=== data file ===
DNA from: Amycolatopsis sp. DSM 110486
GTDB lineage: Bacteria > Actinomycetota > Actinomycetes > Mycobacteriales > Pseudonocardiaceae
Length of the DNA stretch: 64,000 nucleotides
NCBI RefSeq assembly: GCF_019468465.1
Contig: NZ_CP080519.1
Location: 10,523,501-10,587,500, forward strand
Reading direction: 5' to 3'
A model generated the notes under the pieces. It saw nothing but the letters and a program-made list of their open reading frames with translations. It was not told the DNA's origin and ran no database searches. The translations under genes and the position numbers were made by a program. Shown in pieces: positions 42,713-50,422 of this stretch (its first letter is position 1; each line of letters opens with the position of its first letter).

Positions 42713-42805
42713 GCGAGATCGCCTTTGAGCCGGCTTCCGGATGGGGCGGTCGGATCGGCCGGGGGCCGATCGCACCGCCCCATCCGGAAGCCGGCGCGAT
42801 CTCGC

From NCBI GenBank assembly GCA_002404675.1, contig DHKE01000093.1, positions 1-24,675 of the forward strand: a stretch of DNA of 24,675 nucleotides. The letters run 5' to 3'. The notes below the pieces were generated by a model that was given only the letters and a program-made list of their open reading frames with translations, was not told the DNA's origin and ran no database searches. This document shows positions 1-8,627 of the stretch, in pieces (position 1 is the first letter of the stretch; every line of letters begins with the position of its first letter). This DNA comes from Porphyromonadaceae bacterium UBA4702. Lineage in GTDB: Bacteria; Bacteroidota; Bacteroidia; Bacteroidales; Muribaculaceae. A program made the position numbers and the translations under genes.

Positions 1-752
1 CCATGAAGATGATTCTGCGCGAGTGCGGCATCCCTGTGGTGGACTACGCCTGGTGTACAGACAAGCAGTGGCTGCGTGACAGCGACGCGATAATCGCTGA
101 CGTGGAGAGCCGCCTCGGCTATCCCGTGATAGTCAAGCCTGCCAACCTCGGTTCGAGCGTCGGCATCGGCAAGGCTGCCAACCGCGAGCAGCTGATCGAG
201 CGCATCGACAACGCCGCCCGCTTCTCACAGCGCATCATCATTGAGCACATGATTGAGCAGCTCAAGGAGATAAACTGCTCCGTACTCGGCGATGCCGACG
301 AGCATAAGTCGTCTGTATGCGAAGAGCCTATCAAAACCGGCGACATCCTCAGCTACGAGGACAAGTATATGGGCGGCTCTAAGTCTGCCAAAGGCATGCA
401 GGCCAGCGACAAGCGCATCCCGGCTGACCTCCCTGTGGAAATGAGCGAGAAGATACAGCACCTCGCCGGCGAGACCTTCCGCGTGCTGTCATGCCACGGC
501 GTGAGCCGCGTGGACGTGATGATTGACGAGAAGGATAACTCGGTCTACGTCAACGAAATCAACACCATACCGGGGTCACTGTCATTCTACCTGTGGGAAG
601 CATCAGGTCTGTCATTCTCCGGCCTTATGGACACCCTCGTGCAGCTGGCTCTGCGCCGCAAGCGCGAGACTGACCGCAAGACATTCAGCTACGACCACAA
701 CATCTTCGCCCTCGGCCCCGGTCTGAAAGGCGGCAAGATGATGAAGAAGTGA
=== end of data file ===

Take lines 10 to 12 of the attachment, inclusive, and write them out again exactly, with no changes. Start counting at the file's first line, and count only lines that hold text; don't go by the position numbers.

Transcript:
42713 GCGAGATCGCCTTTGAGCCGGCTTCCGGATGGGGCGGTCGGATCGGCCGGGGGCCGATCGCACCGCCCCATCCGGAAGCCGGCGCGAT
42801 CTCGC

From NCBI GenBank assembly GCA_002404675.1, contig DHKE01000093.1, positions 1-24,675 of the forward strand: a stretch of DNA of 24,675 nucleotides. The letters run 5' to 3'. The notes below the pieces were generated by a model that was given only the letters and a program-made list of their open reading frames with translations, was not told the DNA's origin and ran no database searches. This document shows positions 1-8,627 of the stretch, in pieces (position 1 is the first letter of the stretch; every line of letters begins with the position of its first letter). This DNA comes from Porphyromonadaceae bacterium UBA4702. Lineage in GTDB: Bacteria; Bacteroidota; Bacteroidia; Bacteroidales; Muribaculaceae. A program made the position numbers and the translations under genes.